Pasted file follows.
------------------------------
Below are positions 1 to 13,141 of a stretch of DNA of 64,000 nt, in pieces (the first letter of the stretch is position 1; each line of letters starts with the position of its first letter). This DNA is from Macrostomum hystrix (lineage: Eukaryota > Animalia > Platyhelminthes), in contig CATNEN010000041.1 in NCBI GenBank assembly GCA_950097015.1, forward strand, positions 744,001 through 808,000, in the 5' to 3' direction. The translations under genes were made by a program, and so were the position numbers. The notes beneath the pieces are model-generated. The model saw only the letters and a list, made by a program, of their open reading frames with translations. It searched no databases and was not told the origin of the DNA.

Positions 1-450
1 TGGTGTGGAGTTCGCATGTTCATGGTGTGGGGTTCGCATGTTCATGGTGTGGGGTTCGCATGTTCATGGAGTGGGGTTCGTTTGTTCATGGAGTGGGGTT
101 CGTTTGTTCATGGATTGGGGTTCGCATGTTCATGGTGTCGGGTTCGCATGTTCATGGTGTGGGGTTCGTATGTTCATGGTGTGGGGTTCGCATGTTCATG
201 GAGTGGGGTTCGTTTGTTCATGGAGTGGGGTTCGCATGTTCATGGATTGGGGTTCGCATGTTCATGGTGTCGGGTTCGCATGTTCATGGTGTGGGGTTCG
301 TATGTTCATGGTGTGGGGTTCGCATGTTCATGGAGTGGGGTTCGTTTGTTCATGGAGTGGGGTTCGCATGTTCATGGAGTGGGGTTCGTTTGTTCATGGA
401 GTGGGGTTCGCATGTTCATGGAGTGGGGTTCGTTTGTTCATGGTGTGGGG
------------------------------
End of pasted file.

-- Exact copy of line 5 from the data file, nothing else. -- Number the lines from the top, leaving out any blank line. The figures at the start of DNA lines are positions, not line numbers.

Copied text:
201 GAGTGGGGTTCGTTTGTTCATGGAGTGGGGTTCGCATGTTCATGGATTGGGGTTCGCATGTTCATGGTGTCGGGTTCGCATGTTCATGGTGTGGGGTTCG